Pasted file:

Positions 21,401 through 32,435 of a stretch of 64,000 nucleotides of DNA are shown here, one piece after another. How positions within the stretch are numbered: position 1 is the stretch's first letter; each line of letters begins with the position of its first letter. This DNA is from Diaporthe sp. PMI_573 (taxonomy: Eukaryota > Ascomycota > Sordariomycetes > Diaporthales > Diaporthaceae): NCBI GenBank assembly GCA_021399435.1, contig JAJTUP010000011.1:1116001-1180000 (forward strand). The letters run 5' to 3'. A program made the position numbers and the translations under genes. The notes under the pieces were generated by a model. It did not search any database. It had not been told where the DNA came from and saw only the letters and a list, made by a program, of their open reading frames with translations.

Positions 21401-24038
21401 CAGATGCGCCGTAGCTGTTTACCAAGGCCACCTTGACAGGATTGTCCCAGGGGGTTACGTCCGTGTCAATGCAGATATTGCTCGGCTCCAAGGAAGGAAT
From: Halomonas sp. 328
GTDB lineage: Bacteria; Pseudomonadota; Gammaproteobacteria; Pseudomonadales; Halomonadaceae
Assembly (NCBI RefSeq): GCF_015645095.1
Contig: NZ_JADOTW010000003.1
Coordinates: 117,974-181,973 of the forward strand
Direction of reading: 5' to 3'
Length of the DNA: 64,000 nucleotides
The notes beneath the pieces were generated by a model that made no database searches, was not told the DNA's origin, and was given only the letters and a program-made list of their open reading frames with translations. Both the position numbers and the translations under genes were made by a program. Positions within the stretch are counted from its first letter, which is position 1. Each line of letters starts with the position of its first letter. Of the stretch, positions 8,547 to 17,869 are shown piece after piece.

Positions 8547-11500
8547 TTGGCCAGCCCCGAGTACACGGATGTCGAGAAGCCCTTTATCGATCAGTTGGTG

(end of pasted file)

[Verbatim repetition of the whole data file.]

Positions 21,401 through 32,435 of a stretch of 64,000 nucleotides of DNA are shown here, one piece after another. How positions within the stretch are numbered: position 1 is the stretch's first letter; each line of letters begins with the position of its first letter. This DNA is from Diaporthe sp. PMI_573 (taxonomy: Eukaryota > Ascomycota > Sordariomycetes > Diaporthales > Diaporthaceae): NCBI GenBank assembly GCA_021399435.1, contig JAJTUP010000011.1:1116001-1180000 (forward strand). The letters run 5' to 3'. A program made the position numbers and the translations under genes. The notes under the pieces were generated by a model. It did not search any database. It had not been told where the DNA came from and saw only the letters and a list, made by a program, of their open reading frames with translations.

Positions 21401-24038
21401 CAGATGCGCCGTAGCTGTTTACCAAGGCCACCTTGACAGGATTGTCCCAGGGGGTTACGTCCGTGTCAATGCAGATATTGCTCGGCTCCAAGGAAGGAAT
From: Halomonas sp. 328
GTDB lineage: Bacteria; Pseudomonadota; Gammaproteobacteria; Pseudomonadales; Halomonadaceae
Assembly (NCBI RefSeq): GCF_015645095.1
Contig: NZ_JADOTW010000003.1
Coordinates: 117,974-181,973 of the forward strand
Direction of reading: 5' to 3'
Length of the DNA: 64,000 nucleotides
The notes beneath the pieces were generated by a model that made no database searches, was not told the DNA's origin, and was given only the letters and a program-made list of their open reading frames with translations. Both the position numbers and the translations under genes were made by a program. Positions within the stretch are counted from its first letter, which is position 1. Each line of letters starts with the position of its first letter. Of the stretch, positions 8,547 to 17,869 are shown piece after piece.

Positions 8547-11500
8547 TTGGCCAGCCCCGAGTACACGGATGTCGAGAAGCCCTTTATCGATCAGTTGGTG